Copublished with Island Free Press
OCRACOKE ISLAND — If navigational channels are akin to highways to this southernmost Outer Banks island, then dredges are its version of snow plows in the mountains. Both may be subject to whims of wind and weather, but with constant bureaucratic and funding hurdles, an operator can’t just pull a dredge out the garage and start work.
Reduction in ferry service on Pamlico Sound between Ocracoke and Cedar Island and Swan Quarter had to be implemented last month because of “critical shoaling issues” in the ferry channel just outside Silver Lake Harbor, according to the North Carolina Department of Transportation’s Ferry Division. After Hurricane Isaias in early August, shallow water in the Bigfoot Slough channel forced further reduction to a one-boat-at-a-time schedule.
The last survey in mid-July showed water depths in Bigfoot Slough as low as 8 feet. The conditions make it too dangerous for the system’s two largest sound-class vessels, the M/V Swan Quarter and the M/V Sea Level.
Even though the remedy would be to do relatively minor dredging, that is easier said than done. The shoaled area is within a federal channel, but it is outside the regular maintenance area. Plus, the ferries transiting the channel are state-owned and operated.
“We’re trying to get permission to dredge outside the fixed channel with the (Army Corps’ side cast dredge) the Merritt in the deep water,” Brent Johnson, county grants and waterways project manager, told the Dare County Waterways Commission during its remote meeting Monday.
But there are plans in the works that could eventually make it easier to get work done.
In an Aug. 5 press release, NCDOT said it “has urgently requested the Corps to perform emergency dredging operations in the area, calling the channel ‘an essential supply chain for commerce, tourism and goods for Ocracoke Island.’”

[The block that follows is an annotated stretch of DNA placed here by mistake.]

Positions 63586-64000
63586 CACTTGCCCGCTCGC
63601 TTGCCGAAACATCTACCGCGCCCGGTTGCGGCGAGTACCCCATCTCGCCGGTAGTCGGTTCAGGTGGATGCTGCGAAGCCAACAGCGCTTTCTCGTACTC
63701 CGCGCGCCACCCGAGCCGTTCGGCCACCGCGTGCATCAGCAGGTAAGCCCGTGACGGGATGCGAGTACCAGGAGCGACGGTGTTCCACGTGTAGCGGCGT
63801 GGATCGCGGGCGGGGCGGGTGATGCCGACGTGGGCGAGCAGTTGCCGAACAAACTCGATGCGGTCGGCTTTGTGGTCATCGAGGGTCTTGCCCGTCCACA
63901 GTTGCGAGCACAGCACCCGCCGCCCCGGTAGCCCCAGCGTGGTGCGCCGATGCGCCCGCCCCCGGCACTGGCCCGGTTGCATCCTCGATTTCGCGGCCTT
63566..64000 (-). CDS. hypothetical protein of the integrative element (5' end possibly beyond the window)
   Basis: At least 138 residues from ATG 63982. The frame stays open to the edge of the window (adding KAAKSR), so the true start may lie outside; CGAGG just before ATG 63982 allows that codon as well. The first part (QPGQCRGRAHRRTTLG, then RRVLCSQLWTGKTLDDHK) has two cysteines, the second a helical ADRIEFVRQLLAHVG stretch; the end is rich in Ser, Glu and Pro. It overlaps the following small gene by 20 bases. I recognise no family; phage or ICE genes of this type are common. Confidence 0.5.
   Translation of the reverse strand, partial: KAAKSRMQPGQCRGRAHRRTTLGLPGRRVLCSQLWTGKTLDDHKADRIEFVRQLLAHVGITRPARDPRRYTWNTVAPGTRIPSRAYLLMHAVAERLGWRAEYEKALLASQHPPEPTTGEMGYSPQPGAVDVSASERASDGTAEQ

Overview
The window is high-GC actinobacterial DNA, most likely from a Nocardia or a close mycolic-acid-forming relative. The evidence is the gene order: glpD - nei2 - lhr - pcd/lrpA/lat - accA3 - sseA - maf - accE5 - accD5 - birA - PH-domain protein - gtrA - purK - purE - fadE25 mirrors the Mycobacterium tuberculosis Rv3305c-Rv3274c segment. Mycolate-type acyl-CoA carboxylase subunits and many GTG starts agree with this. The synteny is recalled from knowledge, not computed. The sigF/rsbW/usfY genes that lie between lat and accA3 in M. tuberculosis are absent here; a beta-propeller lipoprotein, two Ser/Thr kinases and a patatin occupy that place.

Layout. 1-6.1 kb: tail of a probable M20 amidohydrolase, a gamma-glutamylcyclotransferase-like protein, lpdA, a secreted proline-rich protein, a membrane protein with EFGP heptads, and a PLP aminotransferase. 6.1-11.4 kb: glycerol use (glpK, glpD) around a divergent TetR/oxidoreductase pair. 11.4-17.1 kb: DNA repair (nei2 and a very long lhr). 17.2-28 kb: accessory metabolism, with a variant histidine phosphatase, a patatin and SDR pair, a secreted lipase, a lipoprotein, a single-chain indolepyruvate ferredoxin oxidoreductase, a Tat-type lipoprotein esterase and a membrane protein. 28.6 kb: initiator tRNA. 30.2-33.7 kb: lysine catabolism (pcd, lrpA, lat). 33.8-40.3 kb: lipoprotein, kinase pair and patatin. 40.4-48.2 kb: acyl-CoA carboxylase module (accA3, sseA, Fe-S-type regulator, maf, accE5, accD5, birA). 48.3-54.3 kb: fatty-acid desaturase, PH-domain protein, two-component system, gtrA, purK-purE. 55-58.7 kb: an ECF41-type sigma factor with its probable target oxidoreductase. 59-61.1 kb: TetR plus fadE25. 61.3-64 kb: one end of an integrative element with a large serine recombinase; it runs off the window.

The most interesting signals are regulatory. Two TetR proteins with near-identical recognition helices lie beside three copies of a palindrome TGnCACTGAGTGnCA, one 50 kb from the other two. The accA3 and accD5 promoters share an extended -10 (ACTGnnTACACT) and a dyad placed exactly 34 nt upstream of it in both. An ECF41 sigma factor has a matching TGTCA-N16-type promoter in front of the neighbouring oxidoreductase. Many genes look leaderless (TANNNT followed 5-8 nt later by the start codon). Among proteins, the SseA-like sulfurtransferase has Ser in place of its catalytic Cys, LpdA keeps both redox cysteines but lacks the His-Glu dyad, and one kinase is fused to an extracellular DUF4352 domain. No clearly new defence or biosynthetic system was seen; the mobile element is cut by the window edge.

As members of the commission know all too well, the current shoaling problem is just the most recent example of ongoing issues with sand — too much or not enough — that have affected the Ocracoke ferry routes, which connect Dare, Hyde and Carteret counties.
Other navigational challenges have worsened in Hatteras Inlet. One particularly persistent issue centered on a lump of sand in the South Ferry Channel, between Ocracoke South Dock and the Inlet Gorge, which is used as a shortcut by recreational and charter fishing vessels to get to and from the ocean.
A quirk in jurisdictional authority had made it impossible for the Corps to use its funds to maintain that part of the channel, which had earlier been called the “connecting channel.” Although a subsequent agreement between Dare County, the state and the Corps now allows county- and state-funded projects, other issues with weather and missed deadlines have frustrated regular maintenance.
A long-delayed project in South Ferry Channel is now underway, with the Corps’ Merritt clearing the shoaled spot. Johnson said that a request had been made to the state to extend the permit until Aug. 24 because dredging had to be stalled until the storm passed.
The work had been expected to have been done earlier in the summer by the state dredge Manteo, but the machine had several problems that required repair.